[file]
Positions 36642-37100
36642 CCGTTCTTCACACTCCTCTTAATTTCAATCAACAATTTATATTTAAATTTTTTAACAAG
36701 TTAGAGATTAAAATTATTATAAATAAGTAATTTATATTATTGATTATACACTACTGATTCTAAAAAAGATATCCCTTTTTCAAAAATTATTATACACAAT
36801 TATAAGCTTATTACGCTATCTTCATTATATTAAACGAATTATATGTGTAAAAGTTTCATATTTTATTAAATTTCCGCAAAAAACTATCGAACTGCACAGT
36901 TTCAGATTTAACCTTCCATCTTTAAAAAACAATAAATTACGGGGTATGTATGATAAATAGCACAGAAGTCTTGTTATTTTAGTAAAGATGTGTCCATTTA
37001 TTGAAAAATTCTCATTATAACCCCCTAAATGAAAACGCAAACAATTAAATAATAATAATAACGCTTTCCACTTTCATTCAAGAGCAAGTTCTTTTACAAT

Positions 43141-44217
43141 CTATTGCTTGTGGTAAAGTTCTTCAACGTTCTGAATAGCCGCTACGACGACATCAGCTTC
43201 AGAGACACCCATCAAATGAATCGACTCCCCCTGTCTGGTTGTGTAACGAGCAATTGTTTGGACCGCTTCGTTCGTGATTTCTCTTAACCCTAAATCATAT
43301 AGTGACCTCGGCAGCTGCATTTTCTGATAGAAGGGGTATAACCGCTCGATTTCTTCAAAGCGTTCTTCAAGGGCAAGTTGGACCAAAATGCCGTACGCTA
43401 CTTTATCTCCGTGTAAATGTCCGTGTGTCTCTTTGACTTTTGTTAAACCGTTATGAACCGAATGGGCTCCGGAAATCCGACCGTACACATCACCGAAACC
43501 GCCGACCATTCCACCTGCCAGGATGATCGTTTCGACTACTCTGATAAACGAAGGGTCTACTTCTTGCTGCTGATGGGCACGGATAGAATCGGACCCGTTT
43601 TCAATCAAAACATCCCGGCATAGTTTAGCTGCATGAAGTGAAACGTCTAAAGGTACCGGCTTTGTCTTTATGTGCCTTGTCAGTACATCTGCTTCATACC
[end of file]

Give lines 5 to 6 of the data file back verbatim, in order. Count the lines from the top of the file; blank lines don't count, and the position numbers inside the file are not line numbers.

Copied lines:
36901 TTCAGATTTAACCTTCCATCTTTAAAAAACAATAAATTACGGGGTATGTATGATAAATAGCACAGAAGTCTTGTTATTTTAGTAAAGATGTGTCCATTTA
37001 TTGAAAAATTCTCATTATAACCCCCTAAATGAAAACGCAAACAATTAAATAATAATAATAACGCTTTCCACTTTCATTCAAGAGCAAGTTCTTTTACAAT